Japan Press Weekly
[Advanced search]
Past issues
Special issues
Fact Box
Feature Articles
Mail to editor
Mail magazine
Blog [Japanese]
HOME  > Past issues  > 2017 April 5 - 11  > 3 opposition parties jointly propose bill to control ‘parachuting’ by bureaucrats
> List of Past issues
Bookmark and Share
2017 April 5 - 11 [POLITICS]

3 opposition parties jointly propose bill to control ‘parachuting’ by bureaucrats

April 5, 2017
The Japanese Communist Party and two other opposition parties on April 4 jointly submitted to the House of Representatives a bill to revise the National Public Service Act with the aim of strictly regulating the parachuting of retired bureaucrats to executive positions in private companies.

The three opposition parties drew up the bill after a string of systematic practices of “golden parachuting” in the Education Ministry came to light. The proposed measure intends to close a loophole in the act by banning former bureaucrats from helping government officials find well-paid jobs in the private sector.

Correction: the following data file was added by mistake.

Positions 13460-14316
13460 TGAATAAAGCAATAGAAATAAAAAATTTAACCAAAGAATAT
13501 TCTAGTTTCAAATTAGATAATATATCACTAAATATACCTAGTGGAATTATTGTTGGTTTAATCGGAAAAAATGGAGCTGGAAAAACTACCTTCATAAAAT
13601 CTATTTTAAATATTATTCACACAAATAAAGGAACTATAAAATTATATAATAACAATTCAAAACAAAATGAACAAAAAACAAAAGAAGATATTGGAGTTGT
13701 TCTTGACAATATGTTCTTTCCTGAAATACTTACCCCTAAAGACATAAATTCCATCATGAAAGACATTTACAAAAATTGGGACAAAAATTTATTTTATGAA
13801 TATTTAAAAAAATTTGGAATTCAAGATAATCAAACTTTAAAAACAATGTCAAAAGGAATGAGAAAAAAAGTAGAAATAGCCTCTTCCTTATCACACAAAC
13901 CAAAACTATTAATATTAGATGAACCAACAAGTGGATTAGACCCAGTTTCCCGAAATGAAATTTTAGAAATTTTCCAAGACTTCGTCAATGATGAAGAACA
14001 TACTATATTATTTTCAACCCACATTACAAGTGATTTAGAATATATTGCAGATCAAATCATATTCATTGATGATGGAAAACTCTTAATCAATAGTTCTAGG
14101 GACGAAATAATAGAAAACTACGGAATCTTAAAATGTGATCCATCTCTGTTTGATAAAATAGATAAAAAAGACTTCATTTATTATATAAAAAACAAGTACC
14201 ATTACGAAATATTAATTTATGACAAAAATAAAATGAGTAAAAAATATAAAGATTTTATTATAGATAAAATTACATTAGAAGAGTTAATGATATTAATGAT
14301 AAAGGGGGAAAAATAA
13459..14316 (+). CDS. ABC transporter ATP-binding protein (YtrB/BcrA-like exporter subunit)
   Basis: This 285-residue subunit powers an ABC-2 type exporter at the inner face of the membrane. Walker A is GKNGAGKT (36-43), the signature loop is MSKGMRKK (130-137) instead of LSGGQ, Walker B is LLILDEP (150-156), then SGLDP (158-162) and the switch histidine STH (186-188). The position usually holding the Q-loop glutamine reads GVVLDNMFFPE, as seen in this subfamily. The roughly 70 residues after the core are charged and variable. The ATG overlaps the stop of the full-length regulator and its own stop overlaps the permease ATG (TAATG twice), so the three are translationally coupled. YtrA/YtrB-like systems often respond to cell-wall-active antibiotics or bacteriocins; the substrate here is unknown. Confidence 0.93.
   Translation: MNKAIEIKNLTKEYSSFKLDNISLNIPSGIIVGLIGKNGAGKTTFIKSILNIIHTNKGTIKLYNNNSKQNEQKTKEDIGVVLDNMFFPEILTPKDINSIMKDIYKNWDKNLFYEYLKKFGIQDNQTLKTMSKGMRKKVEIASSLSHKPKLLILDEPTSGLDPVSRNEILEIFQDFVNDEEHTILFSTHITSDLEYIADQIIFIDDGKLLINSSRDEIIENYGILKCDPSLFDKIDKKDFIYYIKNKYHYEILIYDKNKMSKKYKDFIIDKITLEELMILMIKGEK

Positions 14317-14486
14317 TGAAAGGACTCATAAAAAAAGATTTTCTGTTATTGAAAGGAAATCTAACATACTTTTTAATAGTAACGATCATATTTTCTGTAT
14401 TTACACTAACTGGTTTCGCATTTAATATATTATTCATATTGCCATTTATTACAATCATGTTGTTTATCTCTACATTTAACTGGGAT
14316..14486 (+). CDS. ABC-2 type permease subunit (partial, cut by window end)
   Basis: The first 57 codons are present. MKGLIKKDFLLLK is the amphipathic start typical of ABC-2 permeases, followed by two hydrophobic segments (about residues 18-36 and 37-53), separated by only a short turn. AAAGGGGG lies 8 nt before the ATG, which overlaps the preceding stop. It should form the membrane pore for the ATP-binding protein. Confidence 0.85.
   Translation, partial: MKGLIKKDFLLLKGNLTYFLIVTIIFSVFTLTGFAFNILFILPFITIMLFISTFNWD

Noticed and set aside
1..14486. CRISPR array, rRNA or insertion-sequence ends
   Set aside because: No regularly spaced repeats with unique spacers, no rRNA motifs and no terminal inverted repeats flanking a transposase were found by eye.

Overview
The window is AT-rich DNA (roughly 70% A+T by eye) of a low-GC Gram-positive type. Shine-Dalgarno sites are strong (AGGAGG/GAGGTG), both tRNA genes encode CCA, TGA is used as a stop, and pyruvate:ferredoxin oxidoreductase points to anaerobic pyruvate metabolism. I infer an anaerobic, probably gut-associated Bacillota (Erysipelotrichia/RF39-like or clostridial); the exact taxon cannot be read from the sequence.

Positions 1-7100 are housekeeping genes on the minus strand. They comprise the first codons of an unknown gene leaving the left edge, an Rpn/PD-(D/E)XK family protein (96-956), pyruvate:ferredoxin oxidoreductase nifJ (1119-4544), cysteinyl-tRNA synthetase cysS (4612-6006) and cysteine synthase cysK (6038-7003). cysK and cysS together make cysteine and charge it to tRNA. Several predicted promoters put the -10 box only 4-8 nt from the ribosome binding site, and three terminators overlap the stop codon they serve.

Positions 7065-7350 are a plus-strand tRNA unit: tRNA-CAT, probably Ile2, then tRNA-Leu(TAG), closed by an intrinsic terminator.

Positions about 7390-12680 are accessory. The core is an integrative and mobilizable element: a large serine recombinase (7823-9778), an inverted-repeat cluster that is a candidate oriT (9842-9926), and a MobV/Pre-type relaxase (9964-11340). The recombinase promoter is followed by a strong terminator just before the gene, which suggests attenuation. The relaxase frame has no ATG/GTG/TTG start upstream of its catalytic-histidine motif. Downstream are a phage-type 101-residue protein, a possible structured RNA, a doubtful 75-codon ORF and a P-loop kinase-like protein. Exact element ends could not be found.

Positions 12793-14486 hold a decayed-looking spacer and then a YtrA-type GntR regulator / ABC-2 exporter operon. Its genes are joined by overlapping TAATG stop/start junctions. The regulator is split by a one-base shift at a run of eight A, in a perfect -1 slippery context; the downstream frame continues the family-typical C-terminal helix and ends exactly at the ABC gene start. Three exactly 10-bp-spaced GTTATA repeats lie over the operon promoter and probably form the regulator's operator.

The bill also prohibits government officials from being employed for at least two years after leaving office by commercial companies which had a close connection with state organizations to which those officials belonged in the last five years before retiring. This is a reinstatement of a regulation which was abolished in 2007 under Prime Minister Abe Shinzo’s first administration.

At a news conference after the submission, JCP lawmaker Shimazu Yukihiro noted that the Abe government is to blame for deregulating the practice of parachuting. “Together with other opposition parties, we’ll work to enact the bill as early as possible,” he said.

Democratic Party legislator Kamiyama Yosuke highlighted the need to plug the legal loophole in order to prevent a recurrence. The press conference was also attended by a parliamentarian from the Social Democratic Party.

Past related article:
> JCP Koike: PM Abe is held responsible for retired bureaucrats’ parachuting scandal [January 26, 2017]
> List of Past issues
  Copyright (c) Japan Press Service Co., Ltd. All right reserved